Reference was further made to the Voestalpine Schienen GMBH, which discussed the amended Section 12 on ‘neutrality of arbitrators’. The Court observed in Voestalpine that the purpose of amending section 12 was to provide for the neutrality of arbitrators. So, where an arbitration agreement is in conflict with the amended provision, the non-obstante in section 12(5) would cause the act to override the arbitration agreement. While this observation stands true for cases under the new act, the law laid down in the Northern Railway case applies to pre-amendment cases as in the present matter. Thus the applicable rule is that the terms of the agreement ought to have adhered/given effect to as closely as possible, and second, the jurisdiction of the Court under section 11 can only be invoked where the conditions under clauses section 11(6)(a), (b) and (c) are satisfied. Thus for the exercise of power under section 11(8), a case must first be made out under section 11(6).
On a side note, an interesting development soon to take effect is the Arbitration and Conciliation (Amendment) Bill 2018, which proposes to introduce arbitral institutions as appointing authorities. This move would surely be a better example of the international principle of kompetence-kompetence and more in line with international standards. The Bill is based on the Srikrishna Committee Report, a report geared towards promoting institutional arbitration. The report identifies the failure of the A&C Act to promote institutional arbitration, which is in stark contrast to jurisdictions like Singapore and Hong Kong, where the Singapore International Arbitration Centre (“SIAC”) and Hong Kong International Arbitration Centre (“HKIAC”) have been designated the appointing authorities (default authority in case of Hong Kong). The present regime in India is reportedly arbitration “un-friendly” due to the trigger-happy courts, which jump at every opportunity to intervene in arbitral proceedings (initial or enforcement stage). While the present case doesn’t go into the full effect of Section 11, the SBP & Co. case interpreted the exercise of power by the Chief Justice in appointing an arbitrator as a judicial power, thus altogether ousting the role of arbitral institutions. This leaves the courts to examine the arbitration agreements, which results in huge delays. The arbitration legislation of Hong Kong incorporates Article 11 of the UNCITRAL Model Law relating to the appointment of arbitrators, and India too should look to following SIAC and HKIAC models to not only avoid delays but also in order to give importance to institutional arbitration.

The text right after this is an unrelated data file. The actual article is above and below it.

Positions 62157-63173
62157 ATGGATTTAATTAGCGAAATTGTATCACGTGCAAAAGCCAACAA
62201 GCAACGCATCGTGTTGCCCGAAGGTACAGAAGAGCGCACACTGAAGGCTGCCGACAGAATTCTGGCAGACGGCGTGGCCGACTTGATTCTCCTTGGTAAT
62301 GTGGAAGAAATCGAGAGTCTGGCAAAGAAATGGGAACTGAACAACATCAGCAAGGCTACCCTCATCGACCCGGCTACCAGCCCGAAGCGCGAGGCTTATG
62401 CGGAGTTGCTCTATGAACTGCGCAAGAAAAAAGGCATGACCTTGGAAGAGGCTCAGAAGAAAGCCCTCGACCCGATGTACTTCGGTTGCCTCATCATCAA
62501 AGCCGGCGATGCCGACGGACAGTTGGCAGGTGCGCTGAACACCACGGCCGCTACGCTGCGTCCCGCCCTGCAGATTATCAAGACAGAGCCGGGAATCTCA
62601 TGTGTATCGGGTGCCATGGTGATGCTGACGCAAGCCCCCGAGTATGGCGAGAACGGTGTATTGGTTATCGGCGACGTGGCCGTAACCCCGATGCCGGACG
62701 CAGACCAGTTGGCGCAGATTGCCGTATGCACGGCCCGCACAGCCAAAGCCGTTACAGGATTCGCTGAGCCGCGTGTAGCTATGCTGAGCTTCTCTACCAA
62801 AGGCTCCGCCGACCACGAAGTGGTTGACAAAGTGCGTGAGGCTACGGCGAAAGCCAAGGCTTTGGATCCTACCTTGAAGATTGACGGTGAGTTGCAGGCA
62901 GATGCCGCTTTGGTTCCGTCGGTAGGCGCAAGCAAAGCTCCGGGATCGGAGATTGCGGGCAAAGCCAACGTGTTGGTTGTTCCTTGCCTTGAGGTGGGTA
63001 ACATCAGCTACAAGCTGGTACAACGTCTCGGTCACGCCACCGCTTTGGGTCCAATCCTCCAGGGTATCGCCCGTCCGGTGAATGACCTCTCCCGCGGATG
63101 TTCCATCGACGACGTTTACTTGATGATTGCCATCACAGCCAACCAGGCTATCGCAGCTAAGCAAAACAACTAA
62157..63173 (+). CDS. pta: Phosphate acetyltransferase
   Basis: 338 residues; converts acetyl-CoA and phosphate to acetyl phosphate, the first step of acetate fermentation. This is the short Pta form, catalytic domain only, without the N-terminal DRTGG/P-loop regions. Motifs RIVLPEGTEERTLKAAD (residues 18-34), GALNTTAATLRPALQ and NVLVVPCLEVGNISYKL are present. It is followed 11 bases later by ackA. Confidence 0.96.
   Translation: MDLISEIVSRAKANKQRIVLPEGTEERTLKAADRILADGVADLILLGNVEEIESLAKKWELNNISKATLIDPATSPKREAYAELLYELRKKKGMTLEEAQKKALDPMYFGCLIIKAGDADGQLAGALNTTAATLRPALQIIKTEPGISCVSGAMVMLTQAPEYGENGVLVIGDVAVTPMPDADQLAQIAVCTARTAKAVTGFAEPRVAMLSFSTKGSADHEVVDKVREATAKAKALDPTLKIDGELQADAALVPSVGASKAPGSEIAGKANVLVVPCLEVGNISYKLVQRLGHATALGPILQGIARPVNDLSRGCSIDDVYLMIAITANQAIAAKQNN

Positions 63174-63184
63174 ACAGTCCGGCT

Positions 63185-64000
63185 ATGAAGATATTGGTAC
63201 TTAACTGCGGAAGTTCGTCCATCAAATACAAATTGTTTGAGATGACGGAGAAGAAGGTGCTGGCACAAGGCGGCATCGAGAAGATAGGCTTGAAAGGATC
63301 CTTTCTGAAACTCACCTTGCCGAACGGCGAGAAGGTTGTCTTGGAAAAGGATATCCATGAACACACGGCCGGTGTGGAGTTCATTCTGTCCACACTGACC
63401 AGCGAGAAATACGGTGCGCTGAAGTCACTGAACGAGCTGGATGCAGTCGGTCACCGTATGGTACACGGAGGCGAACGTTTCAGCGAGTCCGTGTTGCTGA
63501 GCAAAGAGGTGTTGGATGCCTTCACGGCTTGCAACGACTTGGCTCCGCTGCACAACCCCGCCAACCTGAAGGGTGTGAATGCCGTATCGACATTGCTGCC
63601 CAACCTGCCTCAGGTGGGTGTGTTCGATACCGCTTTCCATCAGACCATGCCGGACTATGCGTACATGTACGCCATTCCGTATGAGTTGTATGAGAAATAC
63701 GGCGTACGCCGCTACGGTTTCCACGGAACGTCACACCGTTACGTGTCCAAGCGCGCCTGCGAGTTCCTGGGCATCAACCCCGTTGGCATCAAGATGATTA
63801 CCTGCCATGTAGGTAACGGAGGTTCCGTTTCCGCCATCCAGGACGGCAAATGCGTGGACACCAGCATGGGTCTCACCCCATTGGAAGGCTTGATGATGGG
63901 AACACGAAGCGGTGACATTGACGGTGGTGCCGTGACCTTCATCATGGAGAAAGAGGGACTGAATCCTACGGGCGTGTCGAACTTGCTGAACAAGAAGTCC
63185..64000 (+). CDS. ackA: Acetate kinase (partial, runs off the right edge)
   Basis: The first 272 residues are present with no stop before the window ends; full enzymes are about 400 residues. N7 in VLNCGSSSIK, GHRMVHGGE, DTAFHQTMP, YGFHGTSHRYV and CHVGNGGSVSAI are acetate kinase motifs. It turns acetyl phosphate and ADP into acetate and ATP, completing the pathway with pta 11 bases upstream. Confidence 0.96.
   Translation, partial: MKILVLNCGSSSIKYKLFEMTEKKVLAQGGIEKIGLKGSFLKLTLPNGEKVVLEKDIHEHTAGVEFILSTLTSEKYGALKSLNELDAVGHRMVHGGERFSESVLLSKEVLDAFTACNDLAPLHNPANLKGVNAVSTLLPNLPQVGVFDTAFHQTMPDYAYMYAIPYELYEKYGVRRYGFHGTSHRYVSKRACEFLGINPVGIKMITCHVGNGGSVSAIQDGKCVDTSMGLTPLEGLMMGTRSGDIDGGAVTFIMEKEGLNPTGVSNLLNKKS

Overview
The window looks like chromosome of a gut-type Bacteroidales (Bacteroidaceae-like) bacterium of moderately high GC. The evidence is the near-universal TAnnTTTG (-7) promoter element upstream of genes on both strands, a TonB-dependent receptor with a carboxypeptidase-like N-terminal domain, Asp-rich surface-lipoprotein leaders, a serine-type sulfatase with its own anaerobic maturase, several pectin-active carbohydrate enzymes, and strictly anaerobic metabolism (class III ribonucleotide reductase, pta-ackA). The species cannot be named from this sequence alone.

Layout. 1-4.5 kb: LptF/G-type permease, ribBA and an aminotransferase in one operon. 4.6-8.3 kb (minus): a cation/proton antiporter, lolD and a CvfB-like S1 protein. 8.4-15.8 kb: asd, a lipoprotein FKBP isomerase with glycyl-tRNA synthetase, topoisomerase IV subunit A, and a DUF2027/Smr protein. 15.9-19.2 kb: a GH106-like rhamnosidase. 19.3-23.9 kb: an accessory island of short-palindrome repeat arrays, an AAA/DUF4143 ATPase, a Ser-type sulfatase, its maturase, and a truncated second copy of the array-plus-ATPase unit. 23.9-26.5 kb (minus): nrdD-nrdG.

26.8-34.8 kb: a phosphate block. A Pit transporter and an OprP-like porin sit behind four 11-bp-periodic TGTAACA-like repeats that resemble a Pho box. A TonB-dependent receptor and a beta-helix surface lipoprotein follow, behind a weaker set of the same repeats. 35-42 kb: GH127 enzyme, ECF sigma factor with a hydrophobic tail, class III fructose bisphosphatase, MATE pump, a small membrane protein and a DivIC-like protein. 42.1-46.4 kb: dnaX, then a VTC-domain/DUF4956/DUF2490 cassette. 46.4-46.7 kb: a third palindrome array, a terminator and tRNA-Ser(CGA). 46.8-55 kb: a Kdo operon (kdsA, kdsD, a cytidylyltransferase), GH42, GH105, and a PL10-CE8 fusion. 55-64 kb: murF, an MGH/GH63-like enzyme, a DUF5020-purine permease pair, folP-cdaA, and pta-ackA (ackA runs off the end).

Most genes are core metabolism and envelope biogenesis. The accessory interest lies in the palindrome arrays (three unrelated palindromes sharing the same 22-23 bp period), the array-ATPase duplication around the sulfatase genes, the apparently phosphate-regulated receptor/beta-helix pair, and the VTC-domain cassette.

Thus merely being an employee of one of the parties is not ipso facto a ground to raise a presumption of bias. Justifiable doubt would be considered where such appointed person was a controlling person or the dealing authority in relation to the subject matter of the contract or even if he was a direct subordinate officer of such authority. Without satisfying the requirements under Section 11(6), an action under Section 11(8) would not be valid. The Chief Justice and his designate are to give priority to the arbitration agreement procedure, and any exception to this rule would have to be substantiated by valid reasons.